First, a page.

Those critical explanations that rely exclusively on Grendel’s mother’s gender identity or on narrative closure, or that question Beowulf’s intention to seek revenge against her, are not altogether satisfactory even where they may partially account for what goes on in the narrative. It cannot quite be argued that Beowulf elides Grendel’s mother’s body only because she is a woman, as the poem portrays her gender identity ambiguously notwithstanding her maternal role. As highlighted by Trilling, after all, Grendel’s mother is masculinised in lines 1260 and 1392b–94b, and she is described as a ‘sinniġne secg’ (‘sinful man’) by King Hrothgar in line 1379a.33 Hence, while it cannot be ruled out that Beowulf may have been represented carrying off Grendel’s head on account of a requirement to exchange male bodies, this explanation is only partially satisfactory. The same may be said of narrative closure as an explanation for Beowulf’s actions. Beowulf is already known to have defeated Grendel at King Hrothgar’s hall, as attested by the display of the monster’s severed arm in lines 983b–90. Hence, even where Grendel escapes Beowulf’s clutches to head back to the mere from Heorot, he does so only after he is mortally wounded, as also affirmed by the narratorial statement that hell receives his heathen soul (ll. 850–52). This sequence of events also casts doubt on the notion that the bodies of the two monsters are conflated by the respective beheadings. Moreover, Grendel’s mother’s beheading takes place during her confrontation with Beowulf,34 as opposed to the post-mortem beheading of her son, and it is clear that her head is not used as a sign of victory by Beowulf. Also, the context provided by Beowulf’s words in lines 1390–94 suggests that he seeks revenge against Grendel’s mother, whom he identifies by the masculine pronoun:

Ārīs, rīċes weard,  uton ḥraþe fēran,
Grendles māgan  gang scēawiġan.
iċ hit þē ġehāte,  nō hē on helm losaþ,
nē on foldan fӕþm  nē on fyrġenholt
nē on ġyfenes grund,  gā þӕr hē wille.

Arise, guardian of the kingdom, let us quickly venture to find Grendel’s kin’s path. I hereby pledge to you that he will find no protection, neither in the bosom of the earth, nor in a mountain wood, nor in the bottom of the sea; go wherever he will.

In the light of these considerations, Beowulf’s beheading of Grendel’s corpse mainly attests to the elision of Grendel’s mother’s body by the protagonist. This course of action may be explained in the light of this monster’s otherness, as suggested by Trilling, or with reference to Beowulf’s shame at the confrontation with Grendel’s mother, as indicated by Oswald. I hereby postulate an alternative explanation, one that complements, rather than supplants, these critical views.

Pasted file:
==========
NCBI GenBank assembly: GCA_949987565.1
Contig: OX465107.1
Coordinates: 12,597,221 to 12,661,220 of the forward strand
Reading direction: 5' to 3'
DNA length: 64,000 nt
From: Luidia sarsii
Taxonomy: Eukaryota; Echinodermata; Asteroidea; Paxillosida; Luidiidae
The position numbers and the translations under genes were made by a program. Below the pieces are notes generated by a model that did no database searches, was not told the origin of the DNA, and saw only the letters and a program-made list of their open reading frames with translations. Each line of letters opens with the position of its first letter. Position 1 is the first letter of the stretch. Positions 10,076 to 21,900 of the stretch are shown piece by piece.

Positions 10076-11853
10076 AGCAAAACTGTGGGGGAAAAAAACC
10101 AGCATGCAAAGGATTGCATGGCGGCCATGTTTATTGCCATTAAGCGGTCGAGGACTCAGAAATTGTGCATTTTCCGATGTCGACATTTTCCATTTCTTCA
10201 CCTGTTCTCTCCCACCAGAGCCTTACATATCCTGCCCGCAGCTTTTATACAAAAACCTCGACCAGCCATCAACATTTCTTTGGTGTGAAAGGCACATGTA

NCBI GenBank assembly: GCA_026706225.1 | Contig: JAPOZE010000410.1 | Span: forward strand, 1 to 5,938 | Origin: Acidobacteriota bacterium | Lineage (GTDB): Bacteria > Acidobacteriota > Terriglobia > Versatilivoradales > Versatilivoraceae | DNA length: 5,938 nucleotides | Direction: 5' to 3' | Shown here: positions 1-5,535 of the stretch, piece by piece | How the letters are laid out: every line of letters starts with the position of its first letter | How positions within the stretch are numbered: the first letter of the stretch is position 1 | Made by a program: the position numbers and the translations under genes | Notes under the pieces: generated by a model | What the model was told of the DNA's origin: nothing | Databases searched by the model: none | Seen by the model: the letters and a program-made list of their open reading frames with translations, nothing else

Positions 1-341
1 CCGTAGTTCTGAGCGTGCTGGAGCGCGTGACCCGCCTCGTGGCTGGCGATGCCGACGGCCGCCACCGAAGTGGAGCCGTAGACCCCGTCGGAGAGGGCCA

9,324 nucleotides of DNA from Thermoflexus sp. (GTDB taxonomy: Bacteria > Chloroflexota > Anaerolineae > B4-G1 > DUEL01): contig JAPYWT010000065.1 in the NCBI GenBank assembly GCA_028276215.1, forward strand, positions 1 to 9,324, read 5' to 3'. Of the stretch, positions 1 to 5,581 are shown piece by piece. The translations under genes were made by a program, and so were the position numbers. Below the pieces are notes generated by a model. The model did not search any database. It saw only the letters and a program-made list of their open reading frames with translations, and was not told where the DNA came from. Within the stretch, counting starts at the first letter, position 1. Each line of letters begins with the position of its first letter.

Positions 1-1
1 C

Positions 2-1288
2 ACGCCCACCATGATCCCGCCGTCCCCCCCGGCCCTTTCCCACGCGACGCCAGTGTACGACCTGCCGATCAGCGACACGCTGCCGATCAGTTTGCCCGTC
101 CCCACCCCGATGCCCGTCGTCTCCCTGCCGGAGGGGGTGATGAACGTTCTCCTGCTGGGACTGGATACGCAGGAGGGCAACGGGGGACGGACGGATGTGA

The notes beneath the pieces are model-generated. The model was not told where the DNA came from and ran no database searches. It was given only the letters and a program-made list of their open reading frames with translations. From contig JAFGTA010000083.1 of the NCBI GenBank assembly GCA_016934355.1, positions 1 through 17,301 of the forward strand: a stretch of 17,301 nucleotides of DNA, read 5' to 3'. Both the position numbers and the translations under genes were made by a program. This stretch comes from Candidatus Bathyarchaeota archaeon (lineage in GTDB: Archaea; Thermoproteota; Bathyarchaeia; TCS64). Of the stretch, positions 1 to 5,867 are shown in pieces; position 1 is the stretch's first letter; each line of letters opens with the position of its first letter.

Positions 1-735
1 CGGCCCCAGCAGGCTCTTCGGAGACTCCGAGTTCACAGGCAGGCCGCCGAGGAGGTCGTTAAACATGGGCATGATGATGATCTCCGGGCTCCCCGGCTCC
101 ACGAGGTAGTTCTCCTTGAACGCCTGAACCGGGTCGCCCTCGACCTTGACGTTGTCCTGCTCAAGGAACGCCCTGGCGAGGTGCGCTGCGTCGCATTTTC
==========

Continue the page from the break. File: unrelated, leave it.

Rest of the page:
An Alternative Explanation for Beowulf’s Beheading of Grendel’s Corpse I: General Considerations

The sequence of events I discussed above suggests that reader or listener knows that Grendel is fated to die, even in the absence of a sign besides the severed arm. Moreover, it is questionable that the Danes require conclusive proof of Grendel’s death, for this monster’s fate is never questioned. Rather, King Hrothgar concludes, on the evidence of the monster’s severed arm (ll. 925–31a), that Grendel has been decisively defeated: ‘þurh drihtnes miht  dǣd gefremede’ (‘he [Beowulf] did the deed through God’s might’, l. 940). Therefore, the demands of the logic of the narrative do not appear to offer fully satisfactory, but rather only partial, explanations for Beowulf’s beheading of Grendel’s corpse and the display of his head at Heorot. I would argue that this is the case even where the male monster is the Danes’ main antagonist, for he persecuted them for twelve years (ll. 146b–49a). While it may be argued that this is reason enough to produce conclusive evidence of the male monster’s death even where it is not, strictly speaking, required, it would have to be borne in mind that Beowulf fails to produce any direct physical evidence of Grendel’s mother’s demise. This is odd in a context where there are no witnesses to Beowulf’s victory over the monstrous mother, for no one accompanies him into the mere (ll. 1492–95a). The only externally verifiable evidence that something has taken place at the mere is the blood in the water, which is initially mistaken for Beowulf’s (ll. 1591a–608a). While it could be argued that the characters would have reinterpreted this as evidence of Grendel’s mother’s death, given that Beowulf survives, it is to be recalled that the protagonist also beheads Grendel’s body, which would likewise account for the bloodied water. It is also not clear whether the blood that melts away the blade of the sword (ll. 1605b–11) with which Beowulf kills the female monster (ll. 1563–69) and beheads the male monster’s corpse (ll. 1584b–90)35 is Grendel’s or Grendel’s mother’s. Even in the absence of verifiable physical evidence of Grendel’s mother’s death, however, Beowulf takes back with him to Heorot the male monster’s head and the hilt of the said sword (ll. 1612–15a). Beowulf therefore fails to produce a clear and unequivocal sign of Grendel’s mother’s death even where, in terms of the logic of the narrative, this would be desirable. As I indicated earlier, this elision of Grendel’s mother’s body is particularly interesting as it is flanked by the protagonist’s elision of her story. I hereby propose to interpret this course of events in the light of the poem’s references to scripture and Grendel’s mother’s association with unjustified revenge.